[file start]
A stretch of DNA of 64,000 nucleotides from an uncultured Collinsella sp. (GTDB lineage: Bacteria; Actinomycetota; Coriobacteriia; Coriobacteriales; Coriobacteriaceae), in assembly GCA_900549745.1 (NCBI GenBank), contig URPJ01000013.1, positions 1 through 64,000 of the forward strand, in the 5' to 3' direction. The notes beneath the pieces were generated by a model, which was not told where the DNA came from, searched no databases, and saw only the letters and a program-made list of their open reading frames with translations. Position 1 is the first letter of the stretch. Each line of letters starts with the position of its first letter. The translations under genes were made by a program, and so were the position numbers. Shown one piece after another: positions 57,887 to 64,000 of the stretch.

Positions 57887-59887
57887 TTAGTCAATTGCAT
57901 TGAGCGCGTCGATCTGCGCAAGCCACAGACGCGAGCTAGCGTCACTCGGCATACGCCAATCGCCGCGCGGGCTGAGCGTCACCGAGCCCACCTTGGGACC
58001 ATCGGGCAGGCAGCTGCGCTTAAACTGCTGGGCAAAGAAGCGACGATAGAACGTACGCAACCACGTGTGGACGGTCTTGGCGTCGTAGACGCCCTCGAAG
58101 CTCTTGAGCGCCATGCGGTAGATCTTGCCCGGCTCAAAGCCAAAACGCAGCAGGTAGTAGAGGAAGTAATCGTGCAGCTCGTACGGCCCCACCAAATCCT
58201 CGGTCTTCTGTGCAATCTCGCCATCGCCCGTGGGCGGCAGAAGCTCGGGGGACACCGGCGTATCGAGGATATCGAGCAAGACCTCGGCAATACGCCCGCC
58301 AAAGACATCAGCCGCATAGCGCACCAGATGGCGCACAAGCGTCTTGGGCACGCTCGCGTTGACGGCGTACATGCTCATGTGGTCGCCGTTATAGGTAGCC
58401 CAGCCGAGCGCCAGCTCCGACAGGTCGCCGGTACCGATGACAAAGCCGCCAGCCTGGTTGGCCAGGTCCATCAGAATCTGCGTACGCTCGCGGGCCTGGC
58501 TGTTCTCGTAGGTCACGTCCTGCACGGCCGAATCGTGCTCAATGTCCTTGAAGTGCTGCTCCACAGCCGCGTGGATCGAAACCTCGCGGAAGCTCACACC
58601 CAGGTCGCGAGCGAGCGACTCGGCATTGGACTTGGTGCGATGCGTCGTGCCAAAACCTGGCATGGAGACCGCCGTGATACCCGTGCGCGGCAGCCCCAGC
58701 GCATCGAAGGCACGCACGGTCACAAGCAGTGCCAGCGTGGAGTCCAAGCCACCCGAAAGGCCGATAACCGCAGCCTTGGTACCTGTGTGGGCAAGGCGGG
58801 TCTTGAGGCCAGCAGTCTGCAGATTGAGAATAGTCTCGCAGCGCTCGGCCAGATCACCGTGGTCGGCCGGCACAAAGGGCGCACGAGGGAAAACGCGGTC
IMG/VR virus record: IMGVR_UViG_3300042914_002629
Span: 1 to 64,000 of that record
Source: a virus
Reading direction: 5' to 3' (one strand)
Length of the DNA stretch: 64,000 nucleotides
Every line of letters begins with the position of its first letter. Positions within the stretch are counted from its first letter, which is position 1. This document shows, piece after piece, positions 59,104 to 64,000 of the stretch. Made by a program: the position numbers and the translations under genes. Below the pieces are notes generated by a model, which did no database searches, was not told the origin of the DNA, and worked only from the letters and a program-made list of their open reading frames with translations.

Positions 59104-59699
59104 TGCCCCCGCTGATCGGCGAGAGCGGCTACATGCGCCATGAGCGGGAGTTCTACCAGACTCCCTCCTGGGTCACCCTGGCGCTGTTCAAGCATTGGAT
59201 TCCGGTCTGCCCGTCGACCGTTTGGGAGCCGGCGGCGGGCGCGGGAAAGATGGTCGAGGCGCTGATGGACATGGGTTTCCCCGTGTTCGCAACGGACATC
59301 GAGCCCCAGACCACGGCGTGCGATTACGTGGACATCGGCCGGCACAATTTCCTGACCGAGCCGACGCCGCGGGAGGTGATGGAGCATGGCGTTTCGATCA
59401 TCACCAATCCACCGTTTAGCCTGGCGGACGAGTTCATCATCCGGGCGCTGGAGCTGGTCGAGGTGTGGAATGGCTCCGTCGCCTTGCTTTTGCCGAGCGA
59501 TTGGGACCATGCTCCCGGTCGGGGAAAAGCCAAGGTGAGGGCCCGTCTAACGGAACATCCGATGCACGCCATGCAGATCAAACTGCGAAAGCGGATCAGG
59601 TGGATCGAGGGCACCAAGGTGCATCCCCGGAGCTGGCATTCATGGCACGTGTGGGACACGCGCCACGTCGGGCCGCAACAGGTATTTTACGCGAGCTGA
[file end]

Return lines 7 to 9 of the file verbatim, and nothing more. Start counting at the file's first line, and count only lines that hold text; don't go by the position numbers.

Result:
58201 CGGTCTTCTGTGCAATCTCGCCATCGCCCGTGGGCGGCAGAAGCTCGGGGGACACCGGCGTATCGAGGATATCGAGCAAGACCTCGGCAATACGCCCGCC
58301 AAAGACATCAGCCGCATAGCGCACCAGATGGCGCACAAGCGTCTTGGGCACGCTCGCGTTGACGGCGTACATGCTCATGTGGTCGCCGTTATAGGTAGCC
58401 CAGCCGAGCGCCAGCTCCGACAGGTCGCCGGTACCGATGACAAAGCCGCCAGCCTGGTTGGCCAGGTCCATCAGAATCTGCGTACGCTCGCGGGCCTGGC